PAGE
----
We’re pretty sure that if Charlotte Farmer were writing this, she would tell you that saving a part of our thoroughbred history isn’t as simple as writing an article about her efforts to ensure a dignified and final resting place for a great champion. Of course, she would add how honoured she is to have the support of Steve Haskin, Bill Dwyre and others who have championed her cause and encouraged us to get involved any way we can.
Our purpose in publishing this commentary and photo of Noor is to salute Charlotte Farmer for being the (albeit modest) heroine that she is.
In Charlotte’s foresight and wisdom, we are reminded that the past relies upon us to keep it safe, vibrant and accessible to new generations. History is, of course, a living narrative. It is meant to be visioned and re-visioned over time. Characters are added, perspectives are changed, lessons-to-be-learned are tweaked and sometimes, completely overhauled. This is how historians and history lovers keep the past alive for the rest of us.
Charlotte is keeping Noor’s history alive in the same way. Suddenly, people are talking about Noor and digging into his history to retrieve nuggets of interest to thoroughbred owner and fan alike. We at THE VAULT were moved to pour through a stack of old Thoroughbred Times magazines to repatriate the photo above. Then we read Noor’s racing story, as it appeared in American Race Horses (of) 1950.
In this sequel to Noor’s story, we are able to appreciate how the past and the present exist in a kind of dynamic co-dependance. That in the year 2011 one woman would fight to preserve the memory of a thoroughbred born in 1945 warms the soul. Charlotte’s resolve to reach her goal, together with her commitment to Noor, remind us that what we do today is how we will be remembered tomorrow.
Everything we do — and don’t do — has a direct impact on our lives and on the world. But this doesn’t mean that we need to do something earth-shattering to make a difference. Upon arriving in a village where they would teach people how to read and write, the great Brazilian educator, Paulo Freire, gathered his team around him. He asked them to sit quietly and just observe the life of the village, since he believed that literacy only counted if it touched people’s lives in direct and meaningful ways. After a time, Freire observed, “Do you see that woman over there, who is making a bowl out of clay? Before she started to make it, the bowl did not exist in the world. Now that she is throwing the clay and shaping the bowl, her family and friends will eat from it. They will laugh, talk together, solve problems and make decisions as they eat from this clay bowl. And the world will be different because this one clay bowl, made in a village in Brazil, has come into the world.”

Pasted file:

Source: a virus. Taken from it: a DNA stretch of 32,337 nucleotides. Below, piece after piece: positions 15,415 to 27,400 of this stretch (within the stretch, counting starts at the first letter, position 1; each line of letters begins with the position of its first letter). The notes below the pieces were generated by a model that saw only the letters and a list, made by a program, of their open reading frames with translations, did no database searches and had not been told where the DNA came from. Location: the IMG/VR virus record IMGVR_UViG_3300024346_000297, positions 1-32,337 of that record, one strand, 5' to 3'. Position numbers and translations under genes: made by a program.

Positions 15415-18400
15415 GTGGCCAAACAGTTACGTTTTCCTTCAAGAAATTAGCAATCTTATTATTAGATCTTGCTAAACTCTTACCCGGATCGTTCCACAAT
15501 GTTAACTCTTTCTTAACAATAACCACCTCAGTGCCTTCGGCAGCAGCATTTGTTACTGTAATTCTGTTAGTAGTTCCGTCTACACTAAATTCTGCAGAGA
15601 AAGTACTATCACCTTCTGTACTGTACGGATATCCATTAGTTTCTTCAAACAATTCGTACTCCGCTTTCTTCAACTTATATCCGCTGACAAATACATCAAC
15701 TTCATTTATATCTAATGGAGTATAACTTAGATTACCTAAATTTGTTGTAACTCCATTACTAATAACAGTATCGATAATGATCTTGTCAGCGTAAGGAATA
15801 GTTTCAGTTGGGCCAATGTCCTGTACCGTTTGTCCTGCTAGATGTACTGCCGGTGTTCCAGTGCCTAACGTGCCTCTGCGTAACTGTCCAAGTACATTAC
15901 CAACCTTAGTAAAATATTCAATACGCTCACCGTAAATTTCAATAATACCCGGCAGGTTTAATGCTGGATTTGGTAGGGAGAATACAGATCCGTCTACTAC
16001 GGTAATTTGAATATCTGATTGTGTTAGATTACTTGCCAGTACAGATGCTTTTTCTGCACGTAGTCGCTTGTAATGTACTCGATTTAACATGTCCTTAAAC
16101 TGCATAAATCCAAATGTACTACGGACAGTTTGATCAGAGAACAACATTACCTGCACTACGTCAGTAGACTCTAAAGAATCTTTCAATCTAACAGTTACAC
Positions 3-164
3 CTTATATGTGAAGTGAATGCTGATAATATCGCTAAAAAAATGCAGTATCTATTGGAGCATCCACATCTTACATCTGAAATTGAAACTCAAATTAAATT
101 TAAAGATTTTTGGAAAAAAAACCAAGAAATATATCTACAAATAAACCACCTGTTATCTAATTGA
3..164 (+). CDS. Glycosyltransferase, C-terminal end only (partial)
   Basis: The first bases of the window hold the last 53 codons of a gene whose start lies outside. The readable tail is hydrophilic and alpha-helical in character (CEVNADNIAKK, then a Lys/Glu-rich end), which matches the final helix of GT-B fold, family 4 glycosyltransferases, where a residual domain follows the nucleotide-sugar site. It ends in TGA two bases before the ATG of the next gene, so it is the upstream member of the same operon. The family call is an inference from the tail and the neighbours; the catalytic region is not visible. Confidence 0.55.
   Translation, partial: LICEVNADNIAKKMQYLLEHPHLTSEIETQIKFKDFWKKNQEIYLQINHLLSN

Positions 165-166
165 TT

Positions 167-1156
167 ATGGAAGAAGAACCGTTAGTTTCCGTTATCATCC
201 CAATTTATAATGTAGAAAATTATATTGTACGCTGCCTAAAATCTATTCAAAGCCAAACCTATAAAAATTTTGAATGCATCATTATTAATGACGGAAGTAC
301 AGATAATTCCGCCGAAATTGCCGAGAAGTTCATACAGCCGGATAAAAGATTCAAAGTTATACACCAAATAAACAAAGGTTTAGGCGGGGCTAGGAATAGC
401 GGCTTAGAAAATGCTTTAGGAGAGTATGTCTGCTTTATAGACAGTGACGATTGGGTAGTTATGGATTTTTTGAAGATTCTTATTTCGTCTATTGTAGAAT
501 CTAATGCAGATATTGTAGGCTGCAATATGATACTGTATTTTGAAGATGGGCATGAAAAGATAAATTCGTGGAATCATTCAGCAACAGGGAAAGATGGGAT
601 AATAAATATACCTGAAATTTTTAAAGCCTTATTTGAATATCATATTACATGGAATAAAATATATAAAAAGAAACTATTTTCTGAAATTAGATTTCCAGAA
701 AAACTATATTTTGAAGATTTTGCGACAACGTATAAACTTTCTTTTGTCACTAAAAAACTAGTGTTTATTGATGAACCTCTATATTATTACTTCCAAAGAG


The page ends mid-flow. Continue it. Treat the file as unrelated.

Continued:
Changing the world requires us to act, rather than simply to think about acting. It wasn’t enough for Charlotte to hope that Noor’s grave would be respected. She needed to act on behalf of a great thoroughbred and his place in racing history.
Actions that aim to make our world a better place are selfless. They are selfless in the sense that they present themselves to us as something we find we can’t ignore. They call to us. And when we respond, our actions are motivated by love, generosity and a sense of responsibility. Such is the case with Charlotte, who has worked tirelessly for over the last three years to assure that Noor’s memory (rather than her own contribution) remain the focus of her effort.
Charlotte Farmer teaches us these values and beliefs anew in her heroic journey to rescue Noor from complete annihilation. Already the power of that learning has changed our thinking: Skip Away, it would seem, may also be interred at Old Friends, where Noor is to be given his final resting place. And questions are being asked about the whereabouts of other thoroughbreds, such as Omaha. The thoroughbred community has been stirred to reflect more profoundly about its commitment to the animals that are its raison d’etre.
Thank you, Charlotte, for all that you have taught us.
The belief and passion that guides you is clearly Noor — a sacred light that you have the heart to see and the wisdom to cherish.